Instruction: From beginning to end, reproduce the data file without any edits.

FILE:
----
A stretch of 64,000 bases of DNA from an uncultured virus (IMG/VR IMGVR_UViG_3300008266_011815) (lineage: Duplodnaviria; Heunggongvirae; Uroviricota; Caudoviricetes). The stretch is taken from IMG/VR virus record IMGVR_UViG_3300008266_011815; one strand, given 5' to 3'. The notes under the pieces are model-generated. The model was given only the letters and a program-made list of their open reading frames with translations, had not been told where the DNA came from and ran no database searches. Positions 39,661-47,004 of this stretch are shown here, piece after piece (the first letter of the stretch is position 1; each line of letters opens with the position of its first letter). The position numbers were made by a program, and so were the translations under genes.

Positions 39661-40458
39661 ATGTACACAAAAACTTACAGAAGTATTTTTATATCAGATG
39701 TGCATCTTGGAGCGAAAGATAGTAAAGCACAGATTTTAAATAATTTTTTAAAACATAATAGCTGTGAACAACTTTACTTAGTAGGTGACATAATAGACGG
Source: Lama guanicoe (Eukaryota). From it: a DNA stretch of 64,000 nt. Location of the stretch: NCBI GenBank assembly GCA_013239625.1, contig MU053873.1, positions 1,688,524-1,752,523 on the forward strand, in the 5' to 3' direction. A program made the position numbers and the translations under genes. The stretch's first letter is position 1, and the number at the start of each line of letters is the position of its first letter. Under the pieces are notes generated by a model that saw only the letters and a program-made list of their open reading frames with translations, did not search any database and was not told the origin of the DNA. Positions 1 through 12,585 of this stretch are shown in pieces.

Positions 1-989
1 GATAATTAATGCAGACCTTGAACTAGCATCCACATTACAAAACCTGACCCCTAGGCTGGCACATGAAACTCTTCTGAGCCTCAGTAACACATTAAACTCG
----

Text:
A stretch of 64,000 bases of DNA from an uncultured virus (IMG/VR IMGVR_UViG_3300008266_011815) (lineage: Duplodnaviria; Heunggongvirae; Uroviricota; Caudoviricetes). The stretch is taken from IMG/VR virus record IMGVR_UViG_3300008266_011815; one strand, given 5' to 3'. The notes under the pieces are model-generated. The model was given only the letters and a program-made list of their open reading frames with translations, had not been told where the DNA came from and ran no database searches. Positions 39,661-47,004 of this stretch are shown here, piece after piece (the first letter of the stretch is position 1; each line of letters opens with the position of its first letter). The position numbers were made by a program, and so were the translations under genes.

Positions 39661-40458
39661 ATGTACACAAAAACTTACAGAAGTATTTTTATATCAGATG
39701 TGCATCTTGGAGCGAAAGATAGTAAAGCACAGATTTTAAATAATTTTTTAAAACATAATAGCTGTGAACAACTTTACTTAGTAGGTGACATAATAGACGG
Source: Lama guanicoe (Eukaryota). From it: a DNA stretch of 64,000 nt. Location of the stretch: NCBI GenBank assembly GCA_013239625.1, contig MU053873.1, positions 1,688,524-1,752,523 on the forward strand, in the 5' to 3' direction. A program made the position numbers and the translations under genes. The stretch's first letter is position 1, and the number at the start of each line of letters is the position of its first letter. Under the pieces are notes generated by a model that saw only the letters and a program-made list of their open reading frames with translations, did not search any database and was not told the origin of the DNA. Positions 1 through 12,585 of this stretch are shown in pieces.

Positions 1-989
1 GATAATTAATGCAGACCTTGAACTAGCATCCACATTACAAAACCTGACCCCTAGGCTGGCACATGAAACTCTTCTGAGCCTCAGTAACACATTAAACTCG